All Weather News

Monsoon Moisture Returns to Southwest

18 Sep 2021, 3:40 pm

Another round of monsoon moisture will make its way into the Southwest ahead of a cold front. Moisture will surge northward from the south and interact with warm air and lift on the east side of a low pressure in southern California. A few strong and severe storms will be possible today across Utah and Arizona with gusty winds as the primary threat.

A few storms around Salt Lake City may contain hail up to 1″ in diameter.


The rain and upper level energy will move across the Western Slope of the Rockies Saturday night. In addition to the rain, high elevation snow is possible as cold air catches up with the upper energy.

Widespread rain accumulation will be around half an inch to an inch, with locally higher totals of 2-3″ possible where multiple rounds of rain and storms move through. Flash flooding in canyons and washes is also possible on a very limited basis depending on where the heavy rain falls and then drains. Mountain peak snow will be a few inches at most.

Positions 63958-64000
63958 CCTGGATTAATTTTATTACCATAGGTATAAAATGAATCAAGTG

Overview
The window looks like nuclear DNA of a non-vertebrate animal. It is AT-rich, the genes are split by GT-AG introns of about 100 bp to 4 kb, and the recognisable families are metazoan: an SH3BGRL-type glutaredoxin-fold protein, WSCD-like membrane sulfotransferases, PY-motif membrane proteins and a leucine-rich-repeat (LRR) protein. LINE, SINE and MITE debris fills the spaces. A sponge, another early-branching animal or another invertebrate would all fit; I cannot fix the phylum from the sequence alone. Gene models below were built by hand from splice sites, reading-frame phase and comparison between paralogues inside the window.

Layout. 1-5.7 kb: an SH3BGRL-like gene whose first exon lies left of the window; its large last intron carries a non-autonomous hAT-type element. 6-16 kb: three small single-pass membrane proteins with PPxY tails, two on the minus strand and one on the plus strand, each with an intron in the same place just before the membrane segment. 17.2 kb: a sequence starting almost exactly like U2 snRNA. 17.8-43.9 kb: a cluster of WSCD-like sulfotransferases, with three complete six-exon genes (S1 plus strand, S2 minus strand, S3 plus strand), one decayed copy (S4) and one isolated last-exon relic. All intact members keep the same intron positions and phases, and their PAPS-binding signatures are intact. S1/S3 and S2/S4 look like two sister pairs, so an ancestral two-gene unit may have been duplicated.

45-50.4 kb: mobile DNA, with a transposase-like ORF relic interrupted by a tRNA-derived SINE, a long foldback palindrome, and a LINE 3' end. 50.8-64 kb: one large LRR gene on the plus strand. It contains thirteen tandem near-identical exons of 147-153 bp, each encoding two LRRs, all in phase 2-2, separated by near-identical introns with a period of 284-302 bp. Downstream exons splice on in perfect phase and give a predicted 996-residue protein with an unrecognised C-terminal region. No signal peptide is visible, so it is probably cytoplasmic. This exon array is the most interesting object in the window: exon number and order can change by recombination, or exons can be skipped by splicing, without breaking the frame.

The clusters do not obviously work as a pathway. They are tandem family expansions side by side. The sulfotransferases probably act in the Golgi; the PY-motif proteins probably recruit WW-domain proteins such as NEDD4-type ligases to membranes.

Areas primed to receive this monsoon rain are in varying stages of drought, but the entire state of Utah is in drought categories 3-5. Western Colorado is also in significant drought. Any rain is beneficial rain in this part of the country! Drought is ongoing in Arizona and New Mexico, but those states have seen the biggest reductions in drought the last few months with the active monsoon season.

Monsoon season officially ends at the end of September.

You can get details on this topic, the cold front in the Northwest US and an update on fire conditions during the Western Regional Forecast at :50 past the hour, every hour!

About the author
Erik Kostrzewa was born and raised in the state of Michigan; spending much of his life in the suburbs of Detroit. Erik attended the University of Michigan and earned a Bachelor’s Degr... Load Moreee in Earth Systems Science and Engineering with a concentration in Meteorology. His first on-air job was straight out of college in Lansing, Michigan at WLNS-TV. After a few years, he moved an hour west to Grand Rapids to continue his career at FOX17 news. While in the heart of the lower peninsula, Erik covered a wide variety of challenging weather from lake-effect snow to derechos. Erik definitely has an interesting last name which comes from his Polish descent. If you are wondering how it is pronounced, the easiest way to say it is “Ka-Stree-Va”. Erik is thrilled to forecast on a national scale at WeatherNation and experience an even wider range of weather in Colorado! He is also looking forward to experiencing his first 14er on one of the many mountains in the state. Follow Erik on Twitter and Facebook!